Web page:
Editorial: That was quick

  • by BAR Editorial Board
  • Wednesday December 6, 2023
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An anti-trans group has folded three proposals for the November 2024 ballot into one massive transphobic initiative.
An anti-trans group has folded three proposals for the November 2024 ballot into one massive transphobic initiative.

No sooner had we editorialized about the danger of three potential anti-trans initiatives appearing on the November 2024 ballot in California than proponents pulled a fast one. They have combined the trio of measures into a single massive anti-trans initiative that would, as the state attorney general's office titled it, "Restricts Rights of Transgender Youth." That it certainly does.

So now the measure would ban gender-affirming care for minors; prevent trans women and girls from participating in women's sports; repeal a state law allowing trans students to use bathrooms or locker rooms that correspond with their gender identity; and require schools to notify parents if a student asks to be treated as a gender that doesn't match their school records. In other words, forced outing of trans students without their consent.

It will still be an uphill climb for this omnibus anti-trans initiative to qualify for the ballot. Proponents have to collect over 500,000 valid signatures, and the deadline is now late May. Previously, the anti-trans side would have had to submit signatures by late April, so they've received an extra month. Politico reported that proponents have not yet lined up deep-pocketed donors to fund a paid signature drive; they will rely on volunteers, at least initially. Politico also reported that proponents decided to consolidate the initiatives to make signature collection cheaper.

While state voters are generally pretty progressive, we do not want to underestimate the transphobia that exists in the Golden State. There are conservative areas of the state where school boards have passed forced outing policies, as we have reported. (One of those districts, Chino Valley Unified, has been slapped with a preliminary injunction prohibiting it from enforcing most of the policy after Attorney General Rob Bonta filed a lawsuit against it earlier this year.) Trans people, whether adults or youth, continue to face much discrimination here, from employment and housing opportunities to getting to play on sports teams. And that discrimination happens in cities as well as rural areas. California has taken some steps to protect trans youth, most notably a bill passed by gay state Senator Scott Wiener (D-San Francisco) last year that makes it California policy to reject any out-of-state court judgments removing trans kids from their parents' custody because they allowed them to receive gender-affirming health care.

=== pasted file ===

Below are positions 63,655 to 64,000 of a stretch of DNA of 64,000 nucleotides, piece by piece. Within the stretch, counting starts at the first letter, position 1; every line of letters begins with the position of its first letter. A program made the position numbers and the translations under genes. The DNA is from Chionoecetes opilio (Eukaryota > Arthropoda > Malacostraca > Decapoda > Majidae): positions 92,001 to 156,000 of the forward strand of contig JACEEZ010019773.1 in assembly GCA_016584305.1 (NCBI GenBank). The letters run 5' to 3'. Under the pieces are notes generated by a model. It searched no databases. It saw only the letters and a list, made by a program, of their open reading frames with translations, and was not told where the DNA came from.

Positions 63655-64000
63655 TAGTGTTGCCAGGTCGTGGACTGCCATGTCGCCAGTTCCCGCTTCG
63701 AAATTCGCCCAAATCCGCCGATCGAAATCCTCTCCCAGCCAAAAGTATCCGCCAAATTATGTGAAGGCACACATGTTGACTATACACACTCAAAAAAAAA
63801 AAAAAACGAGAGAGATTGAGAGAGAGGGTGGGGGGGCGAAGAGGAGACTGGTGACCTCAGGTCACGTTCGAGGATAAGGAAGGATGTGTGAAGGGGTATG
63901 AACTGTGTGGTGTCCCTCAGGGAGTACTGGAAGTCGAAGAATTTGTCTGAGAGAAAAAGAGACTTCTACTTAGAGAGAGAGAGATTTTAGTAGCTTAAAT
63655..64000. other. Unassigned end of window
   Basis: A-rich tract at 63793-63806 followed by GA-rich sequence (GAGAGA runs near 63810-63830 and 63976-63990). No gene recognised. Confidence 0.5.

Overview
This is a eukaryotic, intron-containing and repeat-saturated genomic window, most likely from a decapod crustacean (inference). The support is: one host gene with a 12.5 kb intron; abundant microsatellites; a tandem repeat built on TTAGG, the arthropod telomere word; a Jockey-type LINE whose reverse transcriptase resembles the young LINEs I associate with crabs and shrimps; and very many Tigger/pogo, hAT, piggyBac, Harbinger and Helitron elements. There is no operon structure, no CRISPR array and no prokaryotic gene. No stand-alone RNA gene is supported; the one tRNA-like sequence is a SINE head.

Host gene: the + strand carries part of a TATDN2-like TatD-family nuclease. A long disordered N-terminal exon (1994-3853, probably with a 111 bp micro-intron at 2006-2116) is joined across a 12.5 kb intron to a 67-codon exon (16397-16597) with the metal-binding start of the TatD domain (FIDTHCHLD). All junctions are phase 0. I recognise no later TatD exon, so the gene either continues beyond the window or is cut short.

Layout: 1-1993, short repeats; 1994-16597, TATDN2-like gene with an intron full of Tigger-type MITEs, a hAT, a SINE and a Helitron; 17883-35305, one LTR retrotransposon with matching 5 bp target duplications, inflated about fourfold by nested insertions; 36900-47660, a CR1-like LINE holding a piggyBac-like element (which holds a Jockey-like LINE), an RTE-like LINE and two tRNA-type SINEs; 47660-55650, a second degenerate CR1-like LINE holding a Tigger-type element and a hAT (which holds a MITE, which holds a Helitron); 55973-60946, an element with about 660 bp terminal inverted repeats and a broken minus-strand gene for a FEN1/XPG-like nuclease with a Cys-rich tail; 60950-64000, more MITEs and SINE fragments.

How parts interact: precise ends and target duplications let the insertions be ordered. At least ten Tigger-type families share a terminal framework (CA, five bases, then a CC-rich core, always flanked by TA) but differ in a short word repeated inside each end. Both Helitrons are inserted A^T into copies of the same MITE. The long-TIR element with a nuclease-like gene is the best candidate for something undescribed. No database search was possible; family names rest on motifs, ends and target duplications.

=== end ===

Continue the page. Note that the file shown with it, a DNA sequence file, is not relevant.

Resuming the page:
But not all is pro-trans, even in the Capitol. A couple of months ago, Governor Gavin Newsom vetoed a bill by Assemblymember Lori D. Wilson (D-Suisun City) that would have required courts "to strongly consider" if a parent is affirming of their child's gender identity or gender expression, and if they consent to legally changing the child's name and gender marker to mirror their preferred gender, when considering the legal guardianship and visitation rights of the minor's divorcing parents. Wilson, the parent of an adult trans child, certainly knows what types of policies would help trans youth.

It's likely that the anti-trans forces will begin signature gathering in earnest after the holidays, and readers should be on the lookout for people with clipboards trying to get their attention. If you see "Restricts Rights of Transgender Youth" at the top of a petition, do not sign it.

We are also doubling down on our call from last week that Equality California, the statewide LGBTQ rights organization, launch an aggressive decline to sign campaign that is ready to go in January. Now that there is only one anti-trans initiative, the focus will be easier for pro-LGBTQ organizations and volunteers. They should appeal to the fair-mindedness that many Californians hold dear.

There is no reason for a statewide ban when policies are already largely being decided at the local level, even as we vehemently disagree with forced outings, book bannings, and the like that have been adopted by some school boards, as well as Pride flag bans implemented by some cities and school districts — we're looking at you, Huntington Beach and Sunol.

There are going to be a lot of signature gatherers out on the streets seeking support for myriad measures. It's crucial that if you are approached, you pay attention to what you're being asked to sign. The ultimate goal is to prevent this anti-trans initiative from appearing on the ballot next November. If it does, EQCA and other pro-LGBTQ groups will have a tough time raising money to fight it because there will be so many other things on the ballot clamoring for voters' attention and dollars.

From president to U.S. Senate and House members, as well as local candidates, all will be vying for money. Not to mention the LGBTQ community will be fighting for the passage of Assembly Constitutional Amendment 5 that would repeal the anti-same-sex marriage language from 2008's Proposition 8 that remains in the state's governing document. That effort will be more challenging if the anti-trans initiative is on the same ballot.

The anti-trans initiative proponents may have actually done us a favor by combining everything into one abhorrent proposal. It is yet another right-wing attempt — in the wake of the U.S. Supreme Court's Dobbs decision that eliminated a woman's right to choose — to involve the government in the most intimate personal and family health care decisions.

It's up to us to say no, such hate does not belong in the Golden State.

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